The closure of that recycling drop-off spot is temporary, Ward 2 Councilmember Paul Cunningham said. "So our plan is to reopen it. But we've got to find another spot," he said. While negotiations are underway for a future site nearby, no location has been finalized, he said.

The service took up much of the office's parking spots and became a place where trash was left, Cunningham told the Sentinel. Nearby residents also had problems with the center.

"They expressed concerns almost on a daily and weekly basis about having the recycling center just in the part of noise, the trucks having to be there every day to remove," he said. "It wasn't a really good site in the first place, it was always aimed to be temporary."

The Ward 2 office has plans to move to the intersection of Broadway and Pantano next year, which also factored into the decision to close the facility, Cunningham said. Polsgrove was unaware of plans to open another center in the ward.

Plans for a new recycling location would have to be determined after the move, she said. "We provide the service, so they'd have to tell us that they want it, and once they identify a location we'd have to evaluate it to make sure that we could service it safely," Polsgrove said.

Tumultuous few years for recycling

Tucson reduced the recycling service it offered residents in the fall of 2019. Pick-up for recyclables switched to every other week instead of once per week.

The change came after China implemented its "National Sword" policy in 2018, which heavily restricted recycled materials the country would accept from the rest of the world. Before the policy, China imported about one-third of the world's recyclables, Polsgrove said.

This has led recycling in the United States to become more localized and regional, Polsgrove said. Republic Services, which services Tucson, has told local officials that none of its recycling is being sent overseas.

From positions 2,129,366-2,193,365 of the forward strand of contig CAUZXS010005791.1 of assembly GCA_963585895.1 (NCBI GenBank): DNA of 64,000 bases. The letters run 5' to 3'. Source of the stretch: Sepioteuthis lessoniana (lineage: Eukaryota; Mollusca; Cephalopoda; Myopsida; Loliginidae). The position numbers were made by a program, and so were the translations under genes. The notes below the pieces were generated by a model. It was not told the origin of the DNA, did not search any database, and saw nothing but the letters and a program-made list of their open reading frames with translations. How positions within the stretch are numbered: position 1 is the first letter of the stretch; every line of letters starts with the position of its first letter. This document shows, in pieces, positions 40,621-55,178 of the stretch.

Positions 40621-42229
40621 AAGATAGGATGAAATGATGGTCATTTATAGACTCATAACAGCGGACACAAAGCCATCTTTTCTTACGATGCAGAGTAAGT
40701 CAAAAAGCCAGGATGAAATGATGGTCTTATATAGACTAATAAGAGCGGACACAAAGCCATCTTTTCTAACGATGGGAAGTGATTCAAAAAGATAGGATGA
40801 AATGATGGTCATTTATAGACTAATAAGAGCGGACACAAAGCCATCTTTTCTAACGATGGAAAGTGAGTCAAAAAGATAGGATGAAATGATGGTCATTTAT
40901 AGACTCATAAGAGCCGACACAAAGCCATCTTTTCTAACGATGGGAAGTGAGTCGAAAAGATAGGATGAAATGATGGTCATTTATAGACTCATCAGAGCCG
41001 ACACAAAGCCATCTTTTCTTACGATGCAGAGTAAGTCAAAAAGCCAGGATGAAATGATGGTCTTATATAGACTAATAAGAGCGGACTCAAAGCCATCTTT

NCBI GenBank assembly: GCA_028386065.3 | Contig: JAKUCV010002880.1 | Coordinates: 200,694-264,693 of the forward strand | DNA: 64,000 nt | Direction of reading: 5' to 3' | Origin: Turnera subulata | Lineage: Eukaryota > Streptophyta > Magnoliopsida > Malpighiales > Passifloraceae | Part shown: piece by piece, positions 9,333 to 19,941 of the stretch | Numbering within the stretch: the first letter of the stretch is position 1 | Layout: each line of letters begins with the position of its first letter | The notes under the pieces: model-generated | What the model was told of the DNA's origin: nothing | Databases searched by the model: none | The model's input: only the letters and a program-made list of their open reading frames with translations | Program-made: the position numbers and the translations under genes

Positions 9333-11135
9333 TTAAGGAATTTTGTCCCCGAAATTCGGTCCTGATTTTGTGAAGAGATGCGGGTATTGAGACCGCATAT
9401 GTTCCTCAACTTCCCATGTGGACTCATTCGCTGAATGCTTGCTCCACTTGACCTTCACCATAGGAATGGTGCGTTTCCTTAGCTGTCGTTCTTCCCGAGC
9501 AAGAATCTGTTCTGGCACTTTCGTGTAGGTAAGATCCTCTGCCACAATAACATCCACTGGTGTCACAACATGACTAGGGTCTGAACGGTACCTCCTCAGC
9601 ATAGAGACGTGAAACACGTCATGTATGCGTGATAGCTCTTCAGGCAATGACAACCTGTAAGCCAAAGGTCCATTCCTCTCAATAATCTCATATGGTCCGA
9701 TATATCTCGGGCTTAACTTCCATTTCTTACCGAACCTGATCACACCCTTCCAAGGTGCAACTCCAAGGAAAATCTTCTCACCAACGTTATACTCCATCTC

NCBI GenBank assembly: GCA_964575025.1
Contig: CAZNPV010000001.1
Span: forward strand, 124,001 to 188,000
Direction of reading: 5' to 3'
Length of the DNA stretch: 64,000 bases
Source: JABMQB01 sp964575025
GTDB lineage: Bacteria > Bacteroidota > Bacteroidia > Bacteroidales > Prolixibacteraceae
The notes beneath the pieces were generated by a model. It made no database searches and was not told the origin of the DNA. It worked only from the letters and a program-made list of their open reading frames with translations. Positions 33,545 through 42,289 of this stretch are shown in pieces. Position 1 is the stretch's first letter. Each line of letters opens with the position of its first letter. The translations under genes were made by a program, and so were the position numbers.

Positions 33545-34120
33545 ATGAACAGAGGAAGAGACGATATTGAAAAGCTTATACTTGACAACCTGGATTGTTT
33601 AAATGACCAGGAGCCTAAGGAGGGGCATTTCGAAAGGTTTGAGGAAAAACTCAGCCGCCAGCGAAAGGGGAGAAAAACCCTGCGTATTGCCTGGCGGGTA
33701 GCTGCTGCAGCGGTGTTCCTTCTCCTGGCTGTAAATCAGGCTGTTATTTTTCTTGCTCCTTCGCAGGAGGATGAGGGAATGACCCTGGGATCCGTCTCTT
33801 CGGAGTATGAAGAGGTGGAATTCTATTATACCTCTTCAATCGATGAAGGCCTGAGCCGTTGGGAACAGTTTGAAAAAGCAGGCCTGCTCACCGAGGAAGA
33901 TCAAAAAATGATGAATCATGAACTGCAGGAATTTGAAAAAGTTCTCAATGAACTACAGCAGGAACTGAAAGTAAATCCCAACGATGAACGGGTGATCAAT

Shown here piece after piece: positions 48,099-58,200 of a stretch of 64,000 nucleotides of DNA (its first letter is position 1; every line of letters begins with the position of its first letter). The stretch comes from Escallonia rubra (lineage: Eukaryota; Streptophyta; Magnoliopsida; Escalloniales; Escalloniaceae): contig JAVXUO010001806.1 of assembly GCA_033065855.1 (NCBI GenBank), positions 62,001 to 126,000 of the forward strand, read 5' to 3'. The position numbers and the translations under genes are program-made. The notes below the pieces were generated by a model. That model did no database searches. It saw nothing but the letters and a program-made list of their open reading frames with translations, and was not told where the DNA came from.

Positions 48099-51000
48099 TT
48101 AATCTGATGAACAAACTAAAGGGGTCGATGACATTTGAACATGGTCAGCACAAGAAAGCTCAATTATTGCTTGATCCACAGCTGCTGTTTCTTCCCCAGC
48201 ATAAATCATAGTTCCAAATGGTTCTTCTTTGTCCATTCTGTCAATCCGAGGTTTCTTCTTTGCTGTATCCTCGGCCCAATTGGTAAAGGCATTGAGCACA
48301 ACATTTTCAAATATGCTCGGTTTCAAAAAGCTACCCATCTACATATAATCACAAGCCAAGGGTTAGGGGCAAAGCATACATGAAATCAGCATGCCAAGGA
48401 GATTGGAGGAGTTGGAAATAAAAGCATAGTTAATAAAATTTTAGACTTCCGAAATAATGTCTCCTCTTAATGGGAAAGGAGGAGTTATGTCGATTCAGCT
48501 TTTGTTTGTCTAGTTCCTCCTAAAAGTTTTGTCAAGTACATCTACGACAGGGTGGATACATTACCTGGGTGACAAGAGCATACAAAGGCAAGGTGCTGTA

The year following the policy, the city paid almost $3 million for recycling, whereas previously the city had made up to $1.5 million a year from selling recyclables. The city decided it was time to make a change.

Following public outreach like town halls and a three-month survey of residential recycling bins, Tucson switched to the bi-weekly schedule, Polsgrove said. The survey found that 60 percent of recycling containers, if filled with the proper recyclables, were only half-full each week.

"And when we considered that most people's recycle bins were not full. And putting a truck out on the road is the most expensive thing we do," she said. "It made sense to go to every other week because most people can get by with that, most families."

For those that find it difficult to wait two weeks there are options.

The Los Reales Landfill has a free neighborhood recycling center, and the city's monthly household hazardous waste collection events have a roll-off for recyclables, Polsgrove said. Residents can also receive a second recycling bin at no additional cost.

Despite the cutback, the city remains in the red when it comes to recycling, she said, paying roughly $600,000 per year. Last month $20,000 of the expenses came from contaminated recycling, which is not unusual.

Bins being filled with things that can not be recycled currently costs the city as much as $30,000 per month, she told the Sentinel, with some individuals attempting to recycle yard debris, electronics, dirty diapers and dead animals.

The money is not the only focus of the city as some may believe, Polsgrove said.

"I know people think that for the city it's just about the money, but it really isn't," she said. "Because we believe in recycling, we think it's important, but it has to be done right."

Tucson provides residents with a recycling guide on its website. The remaining neighborhood recycling centers are also listed online.